August 26, 2019 By Henrik Loeser 5 min read

A closer look at what makes a secure app and which cloud services help establish app security.

In my previous blog posts, I touched on how to keep a secure environment after an employee leaves by rotating credentials and tracking their usage. 

Today, I am looking at individual apps on IBM Cloud. Providing a secure app or application is a fundamental requirement, and this is especially true in a cloud environment. The IBM Architecture Center guide on cloud application security provides a good overview, and I am going to use it as a foundation to answer questions like: “What makes a secure app?” and “Which cloud services help establish app security?”

The IBM Architecture center has a guide on Cloud Security Architecture

What makes a secure app?

Building and maintaining a secure app covers many aspects. Some deal with the intended (well-behaving) users, some with the “bad guys”:


Most of us have an identity card, passport, or an (access/company) badge. We show those documents to establish our name and person. They help prove that we are the real “Henrik” and not some fake. Authentication is the process of identification—of identifying a specific user.


Once a person or user has been identified (authenticated), the next step is to establish the granted privileges. What is the user authorized to do? I am allowed to enter building “A” on campus, but not the data center. I have read access to some account data, but I cannot modify any order information or give discounts. 

Note: Often, the combination of authentication and authorization are referred to as Identity and Access Management (IAM).

Secure app code

All experienced developers know that their code contains bugs. Some of the code defects are harmless, some cause app vulnerabilities. By applying code analysis and performing penetration tests, common holes can be found. The app code can be secured.

Data security

When considering data security, there is often a differentiation about data-at-rest (stored data), data-in-transit (in transmission), and data-in-use (currently processed in a computer). 

Data that is handled by the application needs to be stored (data-at-rest) in a way so that only authorized (required/“need to know”) users have access to it. Moreover, data encryption helps to reduce risks of unauthorized copies and low-level access.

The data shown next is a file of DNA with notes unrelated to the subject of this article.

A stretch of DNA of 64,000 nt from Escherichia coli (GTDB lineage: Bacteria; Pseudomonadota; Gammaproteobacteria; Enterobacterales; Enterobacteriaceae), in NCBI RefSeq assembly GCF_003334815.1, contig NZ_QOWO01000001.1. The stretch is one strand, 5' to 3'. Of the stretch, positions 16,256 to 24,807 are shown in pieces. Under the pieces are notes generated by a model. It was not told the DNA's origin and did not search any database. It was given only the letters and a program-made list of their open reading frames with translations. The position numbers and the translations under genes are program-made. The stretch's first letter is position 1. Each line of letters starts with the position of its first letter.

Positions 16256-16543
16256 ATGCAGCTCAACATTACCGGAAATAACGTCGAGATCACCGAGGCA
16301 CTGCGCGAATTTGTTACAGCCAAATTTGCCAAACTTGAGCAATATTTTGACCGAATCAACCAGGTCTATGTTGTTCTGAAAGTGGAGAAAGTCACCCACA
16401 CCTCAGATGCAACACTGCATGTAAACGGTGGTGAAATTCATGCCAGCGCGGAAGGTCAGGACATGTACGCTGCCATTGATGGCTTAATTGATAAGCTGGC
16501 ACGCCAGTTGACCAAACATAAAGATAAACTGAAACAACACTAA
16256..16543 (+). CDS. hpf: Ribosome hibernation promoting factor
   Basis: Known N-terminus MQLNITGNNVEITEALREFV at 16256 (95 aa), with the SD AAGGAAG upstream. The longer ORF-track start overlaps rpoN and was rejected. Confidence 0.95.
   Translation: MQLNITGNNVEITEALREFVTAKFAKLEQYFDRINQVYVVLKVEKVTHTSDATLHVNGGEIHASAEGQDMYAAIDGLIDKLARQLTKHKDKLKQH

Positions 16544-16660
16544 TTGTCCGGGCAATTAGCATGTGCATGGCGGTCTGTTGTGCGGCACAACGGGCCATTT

Protecting data-in-use is a matter of the cloud infrastructure, how compute resources are shared and secured, etc.

Secure routes

Connections (data-in-transit) to the app and from the app to services and resources need to be secured, (i.e., encrypted). This makes sure others on the network cannot simply listen to the data traffic.

Audit and monitoring

Once the other measures are implemented and the app is in production, the app behavior and user interactions need to be monitored for anomalies. Depending on the app type, regular audits of app and data access may be needed.

There are more topics that could be listed for what contributes to app security. The IBM Secure Engineering Framework (SEF) lists nine categories for security requirements alone. So, it is quite complex already. 

Moreover, we could consider that many laws and most regulations require “state of the art” effort to protect an app and its data. Thus, it requires regular assessments of whether all of the building blocks for app security are in place and are up-to-date.

Which cloud services help establish app security?

To better focus on the application logic itself—the functionality and business side—developers can delegate or “outsource” some of security tasks. Here is a non-exhaustive list of services that IBM Cloud provides. I am going to use the list of security topics from above to help organize the relevant IBM Cloud services:

IBM Cloud Catalog showing Security and Identity services


If you want to easily authenticate users, I recommend taking a look at the App ID service. The App ID service helps applications to authenticate users based on different identity providers. It uses the standard protocol OAuth2 and supports OIDC for its simple utilization, including configuration discovery.